OPINION | You get what you pay for


Tomorrow is the deadline for Americans to file their taxes. We’ll likely see Tea Partiers pop up around Minnesota, espousing the utopia we might all enjoy if only the government would do away with those pesky taxes.  As they gather in Aitkin or at the State Capitol, they’ll conveniently overlook using Highway 169 or I-35 to reach their protest. They’ll ignore the public safety and infrastructure investments that facilitate their right to freely assemble. In fact, given the public, community space necessary to protest taxes, it’s not clear Tea Partiers actually want to live in a “no tax” world. 

At a recent transportation policy conference in Minnesota, Secretary Ray LaHood asked attendees for their opinions on how to improve transit in Minnesota and the U.S. His visit coincided with a pledge to give federal money to the Central Corridor project.  Some wanted to ensure Minnesota’s minorities would not lose out; others that bicycle commuters be considered. However, one guest used the opportunity to illustrate the current state of the anti-tax movement.

Standing, the man identified himself as a Tea Party supporter and said he was in favor of better transit options in the Twin Cities. He thought expanding the light rail would be a boon to the residents of the Twin Cities, but there was a catch. He didn’t see why Minnesotans should have to pay for it and vehemently disagreed with the notion that funding should in any way come from citizens of the state.

Conservative anti-tax zealots like to equate taxation to robbery. They portray the government as a black hole, sucking money out of working Minnesotans’ pockets never to be seen again. And then, like our Tea Party friend, the services they use are expected to be funded as if by magic. Any service they do not use directly is a symbol of government waste, and those they do use are not their responsibility.

Let’s present a more accurate view of how taxation works. Look toward your local YMCA. All members of the club must pay a fee, which goes toward maintaining and expanding the facilities. Members have access to a variety of equipment that they would not be able to afford on their own. Swimmers might only use the pool, but they’re not about to dig a pool in their backyards, and most weightlifters don’t have extra room in the budget to buy complete sets of dumbbells, exercise benches, and weight machines. Now it doesn’t matter if the lap swimmers never touch the weight machines or elliptical trainers, their membership dues are still paying for it. Yet the pool that they enjoy daily is paid for by members who never so much as dip in a toe. Collectively, the YMCA is able to provide high quality facilities because all members pay for the upkeep of the whole club, and the Y is better for it.

Any conservative can tell you this arrangement is socialism and wholly un-American. If you want to build fabulous pecs, you need to buy your own damn Bowflex (and bench press and free weights). While they espouse this party line ad nauseum, many of their actions reveal that, actually, they might also enjoy the services they denounce.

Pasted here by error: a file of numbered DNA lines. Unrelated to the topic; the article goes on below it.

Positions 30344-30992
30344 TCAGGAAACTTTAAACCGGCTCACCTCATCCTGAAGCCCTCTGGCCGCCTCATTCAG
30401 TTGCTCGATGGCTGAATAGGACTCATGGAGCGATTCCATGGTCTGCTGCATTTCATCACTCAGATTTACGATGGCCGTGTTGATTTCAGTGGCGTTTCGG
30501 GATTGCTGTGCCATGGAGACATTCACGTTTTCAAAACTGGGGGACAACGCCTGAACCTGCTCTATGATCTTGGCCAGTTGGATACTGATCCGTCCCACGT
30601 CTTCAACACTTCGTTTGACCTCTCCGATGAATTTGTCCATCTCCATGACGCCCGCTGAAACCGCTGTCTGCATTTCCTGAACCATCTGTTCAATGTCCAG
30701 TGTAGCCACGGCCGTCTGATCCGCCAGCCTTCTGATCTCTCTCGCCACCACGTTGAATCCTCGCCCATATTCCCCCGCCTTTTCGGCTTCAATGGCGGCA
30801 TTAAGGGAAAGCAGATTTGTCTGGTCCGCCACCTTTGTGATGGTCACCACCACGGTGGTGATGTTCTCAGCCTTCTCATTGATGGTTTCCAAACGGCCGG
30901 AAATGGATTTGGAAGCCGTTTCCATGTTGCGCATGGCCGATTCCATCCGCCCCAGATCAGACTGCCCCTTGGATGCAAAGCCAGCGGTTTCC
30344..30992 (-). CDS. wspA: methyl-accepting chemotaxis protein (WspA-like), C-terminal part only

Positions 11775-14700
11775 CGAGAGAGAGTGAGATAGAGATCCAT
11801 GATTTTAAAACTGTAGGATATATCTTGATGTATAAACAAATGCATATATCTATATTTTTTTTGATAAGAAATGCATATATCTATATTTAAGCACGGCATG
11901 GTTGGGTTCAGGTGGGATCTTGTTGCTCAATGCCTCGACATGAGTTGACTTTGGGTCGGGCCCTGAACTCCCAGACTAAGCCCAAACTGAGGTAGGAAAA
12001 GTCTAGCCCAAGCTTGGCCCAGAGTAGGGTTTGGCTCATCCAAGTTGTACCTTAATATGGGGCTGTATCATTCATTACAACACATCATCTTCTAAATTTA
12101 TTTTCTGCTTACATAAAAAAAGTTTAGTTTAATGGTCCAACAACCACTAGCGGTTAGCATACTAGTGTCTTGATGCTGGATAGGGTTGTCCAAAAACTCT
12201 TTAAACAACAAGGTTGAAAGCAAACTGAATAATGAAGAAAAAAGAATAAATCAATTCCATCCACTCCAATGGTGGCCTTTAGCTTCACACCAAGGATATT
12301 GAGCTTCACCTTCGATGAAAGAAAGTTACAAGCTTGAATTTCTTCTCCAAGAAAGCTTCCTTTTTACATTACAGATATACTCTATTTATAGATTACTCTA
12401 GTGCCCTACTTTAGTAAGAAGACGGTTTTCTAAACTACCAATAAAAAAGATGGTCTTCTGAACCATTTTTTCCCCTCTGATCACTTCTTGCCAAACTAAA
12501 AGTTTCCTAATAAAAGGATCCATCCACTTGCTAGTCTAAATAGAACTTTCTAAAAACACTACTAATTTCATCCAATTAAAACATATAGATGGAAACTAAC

Glenn Beck recently demonstrated this point. At the Conservative Political Action Conference, the king of conservative infotainment and propagandist extraordinaire made an ignorant and unintentionally candid admission. As he railed against the inherent evil of progressiveness and taxation, he claimed to have acquired all this knowledge at the library because “it’s free.”

Is it lost on Mr. Beck that the library is a collective project funded by the tax system he equates to totalitarianism? And if this became clear, would that persuade him to invest in his own collection of books?

Even factoring in that many of the more fantastic anti-tax statements are the cynical rants of savvy entertainers, the more sincere proponents of anti-tax policy display an appalling lack of awareness of the services and benefits tax dollars provide to the community. They hold Tea Party marches in public parks, anti-tax rallies in front of the Capitol building in St Paul, drive on publicly-funded roads to get to these rallies, or like Mr. Beck, educate themselves on the tyranny of taxation with books from the public library.

And closer to home, we see the effects of this vehement anti-tax mentality. Governor Pawlenty has spent the past eight years pushing his “No New Taxes” policy, and it has not led to the prosperity many conservatives promised. In fact, from the deterioration of roads to under-funded schools to shrinking health care options, Minnesotans have witnessed quite the opposite. A lack of funding has resulted in fewer programs for working families at a time when those resources are needed more than ever. And still, as every quality of life indicator slips, the anti-tax crowd assures us that depriving the state of revenue is the key to Minnesota’s growth. But, as MN2020 reported earlier this year, once a national leader in areas such as education and employment, Minnesota is now lagging.

Since 2002, Minnesota’s state and local government revenues and expenditures have declined significantly in comparison to other states. The corresponding decline in public investment has coincided with a decline in Minnesota’s economic performance and quality of life. And if Minnesota continues to slide in key areas that once made our state an attractive place to live, to work and to raise a family, there will be economic implications for the state. No matter what the conservatives may claim, their tax breaks are harder on our wallets.